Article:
Hunters Point Shipyard Phase 1 - Park Signage

Introduction & Acknowledgements

The San Francisco Shipyard, located in the heart of the city, is a masterplan community that incorporates historic preservation with new urban housing, parks, playgrounds, and art walk areas to enjoy the outdoors. Located at Hunter’s Point, the land was originally settled by the Ohlone people over 10,000 years ago. The stories of what is now Hunter’s Point illuminate major historical movements in both San Francisco and California including Spanish colonization, Chinese fishing industries, military activities, and Civil Rights.

This webpage is a cooperative venture between San Francisco Heritage and Lennar Corporation to create a gateway for education and to promote further discussion of the history of the site. Each of the historical points below coordinate to a information sign on the property. Full-size, readable PDFs of each sign are available using the Sign Index menu or click on the sign icons above the rows of images.

Research and text by Sheila McElroy. 


Punta de Concha was the Spanish name given to the prominent peninsula known today as Hunters Point. The name first appears on the chart “Plano del Puerto de San Francisco,” drafted in 1776 by Jose de Canizares, first pilot of the Spanish vessel San Carlos. The San Carlos was under the command of Captain Juan Manuel de Ayala, whose duty it was to explore and survey San Francisco Bay for Spain. For 166 years, Hunters Point remained relatively undisturbed except for the establishment of a small merchant shipyard.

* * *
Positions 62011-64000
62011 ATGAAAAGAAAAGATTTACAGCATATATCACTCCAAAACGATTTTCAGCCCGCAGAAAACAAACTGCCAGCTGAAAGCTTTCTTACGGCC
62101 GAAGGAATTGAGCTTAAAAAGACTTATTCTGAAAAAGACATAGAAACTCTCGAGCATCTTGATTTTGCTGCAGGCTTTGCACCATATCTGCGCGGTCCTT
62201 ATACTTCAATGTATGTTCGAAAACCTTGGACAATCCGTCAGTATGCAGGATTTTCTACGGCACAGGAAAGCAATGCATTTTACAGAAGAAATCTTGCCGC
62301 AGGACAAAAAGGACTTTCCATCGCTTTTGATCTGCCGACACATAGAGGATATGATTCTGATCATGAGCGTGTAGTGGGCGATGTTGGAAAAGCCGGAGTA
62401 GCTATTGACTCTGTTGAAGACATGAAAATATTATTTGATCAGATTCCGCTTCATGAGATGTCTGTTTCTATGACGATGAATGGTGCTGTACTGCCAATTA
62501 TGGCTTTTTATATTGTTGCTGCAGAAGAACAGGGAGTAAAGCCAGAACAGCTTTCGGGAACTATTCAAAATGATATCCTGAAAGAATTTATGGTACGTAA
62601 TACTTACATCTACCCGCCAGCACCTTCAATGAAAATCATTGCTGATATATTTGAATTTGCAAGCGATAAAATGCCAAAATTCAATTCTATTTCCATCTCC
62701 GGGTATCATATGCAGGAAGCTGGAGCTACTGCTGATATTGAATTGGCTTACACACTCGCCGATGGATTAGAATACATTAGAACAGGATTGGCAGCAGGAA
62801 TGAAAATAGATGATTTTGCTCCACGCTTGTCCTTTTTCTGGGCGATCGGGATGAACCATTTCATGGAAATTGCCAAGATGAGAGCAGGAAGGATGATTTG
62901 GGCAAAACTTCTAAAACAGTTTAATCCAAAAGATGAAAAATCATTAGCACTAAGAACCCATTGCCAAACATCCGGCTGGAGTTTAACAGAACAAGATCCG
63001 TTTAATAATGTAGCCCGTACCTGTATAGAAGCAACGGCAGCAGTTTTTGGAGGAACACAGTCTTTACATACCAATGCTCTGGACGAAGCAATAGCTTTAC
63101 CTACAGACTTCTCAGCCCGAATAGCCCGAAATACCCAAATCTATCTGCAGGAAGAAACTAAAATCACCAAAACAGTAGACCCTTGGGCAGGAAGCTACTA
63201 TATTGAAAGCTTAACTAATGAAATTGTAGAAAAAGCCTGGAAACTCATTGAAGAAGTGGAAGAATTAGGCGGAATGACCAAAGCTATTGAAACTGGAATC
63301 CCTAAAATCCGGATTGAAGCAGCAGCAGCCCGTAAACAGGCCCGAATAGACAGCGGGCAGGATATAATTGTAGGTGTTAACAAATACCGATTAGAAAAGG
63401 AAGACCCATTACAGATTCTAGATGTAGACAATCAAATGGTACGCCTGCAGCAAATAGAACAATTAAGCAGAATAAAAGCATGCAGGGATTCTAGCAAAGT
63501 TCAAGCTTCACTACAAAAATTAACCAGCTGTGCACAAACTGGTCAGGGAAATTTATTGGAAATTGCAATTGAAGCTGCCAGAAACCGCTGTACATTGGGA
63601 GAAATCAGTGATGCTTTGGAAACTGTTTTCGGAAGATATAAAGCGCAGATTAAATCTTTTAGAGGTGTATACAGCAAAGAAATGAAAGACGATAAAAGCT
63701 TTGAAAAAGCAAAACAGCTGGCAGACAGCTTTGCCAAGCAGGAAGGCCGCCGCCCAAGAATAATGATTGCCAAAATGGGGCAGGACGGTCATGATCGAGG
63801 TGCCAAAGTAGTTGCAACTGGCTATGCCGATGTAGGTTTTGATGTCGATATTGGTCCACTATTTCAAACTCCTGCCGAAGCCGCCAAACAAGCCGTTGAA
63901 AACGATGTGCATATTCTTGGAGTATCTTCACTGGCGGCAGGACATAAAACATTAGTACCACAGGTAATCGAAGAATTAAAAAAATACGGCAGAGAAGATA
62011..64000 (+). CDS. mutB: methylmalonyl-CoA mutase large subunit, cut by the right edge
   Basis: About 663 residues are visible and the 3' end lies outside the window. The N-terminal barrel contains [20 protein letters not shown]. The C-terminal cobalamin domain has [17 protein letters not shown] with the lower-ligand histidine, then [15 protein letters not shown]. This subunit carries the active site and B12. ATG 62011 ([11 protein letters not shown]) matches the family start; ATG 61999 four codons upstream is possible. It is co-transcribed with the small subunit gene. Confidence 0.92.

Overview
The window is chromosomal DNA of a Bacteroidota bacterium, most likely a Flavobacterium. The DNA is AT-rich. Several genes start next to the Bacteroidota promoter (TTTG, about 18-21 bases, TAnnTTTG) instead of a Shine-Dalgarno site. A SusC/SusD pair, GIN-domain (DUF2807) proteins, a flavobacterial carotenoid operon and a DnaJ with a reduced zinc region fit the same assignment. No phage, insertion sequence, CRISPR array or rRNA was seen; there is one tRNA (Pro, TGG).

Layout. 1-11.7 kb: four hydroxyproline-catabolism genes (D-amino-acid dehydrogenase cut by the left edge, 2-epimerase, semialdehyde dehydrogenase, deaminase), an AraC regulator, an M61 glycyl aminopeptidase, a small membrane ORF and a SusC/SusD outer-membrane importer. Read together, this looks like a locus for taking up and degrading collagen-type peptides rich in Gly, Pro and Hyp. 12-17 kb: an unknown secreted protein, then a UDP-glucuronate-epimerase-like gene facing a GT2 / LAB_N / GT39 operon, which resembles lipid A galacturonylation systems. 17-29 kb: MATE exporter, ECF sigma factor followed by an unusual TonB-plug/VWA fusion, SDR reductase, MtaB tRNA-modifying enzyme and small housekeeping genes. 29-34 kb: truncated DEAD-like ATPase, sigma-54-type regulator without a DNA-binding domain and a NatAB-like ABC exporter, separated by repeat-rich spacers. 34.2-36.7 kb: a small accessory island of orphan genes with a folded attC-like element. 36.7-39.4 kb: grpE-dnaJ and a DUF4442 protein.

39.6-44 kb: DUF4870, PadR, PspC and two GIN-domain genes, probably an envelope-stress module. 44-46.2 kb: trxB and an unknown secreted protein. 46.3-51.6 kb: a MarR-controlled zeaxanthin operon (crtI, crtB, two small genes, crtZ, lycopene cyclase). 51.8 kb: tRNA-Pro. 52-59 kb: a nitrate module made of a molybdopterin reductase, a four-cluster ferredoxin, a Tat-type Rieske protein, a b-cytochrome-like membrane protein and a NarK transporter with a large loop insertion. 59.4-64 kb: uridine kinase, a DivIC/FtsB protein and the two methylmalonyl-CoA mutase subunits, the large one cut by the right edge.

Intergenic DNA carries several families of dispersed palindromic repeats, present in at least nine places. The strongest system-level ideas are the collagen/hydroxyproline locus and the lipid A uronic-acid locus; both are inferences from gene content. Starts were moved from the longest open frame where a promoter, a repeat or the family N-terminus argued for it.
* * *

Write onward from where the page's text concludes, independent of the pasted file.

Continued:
Then, in just two years after America’s entry into World War II, this unique peninsula was transformed into a vast complex designed to repair and maintain the United States Navy’s Pacific Fleet, from the smallest vessel to the largest warship afloat.

As we move forward in building the next phase of the Shipyard’s history, we recognize those who honorably preceded us and the built environment which followed.

Indigenous History. The Shipyard was a favorite fishing ground for Native peoples. The territory of the Ohlone peoples stretches from the San Francisco Bay Area to Big Sur.

  • 1867. The first permanent dry dock on the Pacific Coast was constructed at the Shipyard in 1867. The Colorado was the first ship to come to the Shipyard for repair.
  • 1910. Chinese shrimp camps were well established around the bay by the late 1800s, and some of the most productive grounds were along the west side of the bay at Hunters Point.
  • 1940. The United States Navy acquired the Hunters Point dry docks in 1940. The takeover yielded a massive influx of blue-collar workers and transformed Bayview-Hunters Point into a bustling district known as the Third Street corridor.
  • 1974. With the end of the war, the U.S. Navy closed the Shipyard for Naval operations and began to rent land to private tenants.
  • 1980. More than 300 working artists opened studios and workspaces in the former Navy facilities. They organized to form The Point, the largest artist colony in the U.S.
  • 1995. The City of San Francisco and local citizen groups made a plan to redevelop the Shipyard into a whole new community.
  • Going Forward. The Hunters Point Shipyard is one of the most transformative urban renovations in the city. It’s a bold new vision inspired by all the creativity and abundant spirit that makes San Francisco unique.


Shipyard Timeline